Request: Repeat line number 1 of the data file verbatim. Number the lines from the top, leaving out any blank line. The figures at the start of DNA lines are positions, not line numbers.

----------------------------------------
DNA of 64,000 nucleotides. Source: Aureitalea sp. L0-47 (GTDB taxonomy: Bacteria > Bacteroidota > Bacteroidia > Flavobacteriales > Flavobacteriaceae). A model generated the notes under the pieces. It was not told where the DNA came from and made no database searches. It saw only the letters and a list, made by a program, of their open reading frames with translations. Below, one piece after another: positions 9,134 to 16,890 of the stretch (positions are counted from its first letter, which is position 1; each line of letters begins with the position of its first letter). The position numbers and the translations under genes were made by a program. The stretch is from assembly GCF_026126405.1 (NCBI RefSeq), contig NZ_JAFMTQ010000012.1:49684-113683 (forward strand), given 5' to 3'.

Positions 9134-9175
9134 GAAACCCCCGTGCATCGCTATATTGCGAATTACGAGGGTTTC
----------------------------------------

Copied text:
DNA of 64,000 nucleotides. Source: Aureitalea sp. L0-47 (GTDB taxonomy: Bacteria > Bacteroidota > Bacteroidia > Flavobacteriales > Flavobacteriaceae). A model generated the notes under the pieces. It was not told where the DNA came from and made no database searches. It saw only the letters and a list, made by a program, of their open reading frames with translations. Below, one piece after another: positions 9,134 to 16,890 of the stretch (positions are counted from its first letter, which is position 1; each line of letters begins with the position of its first letter). The position numbers and the translations under genes were made by a program. The stretch is from assembly GCF_026126405.1 (NCBI RefSeq), contig NZ_JAFMTQ010000012.1:49684-113683 (forward strand), given 5' to 3'.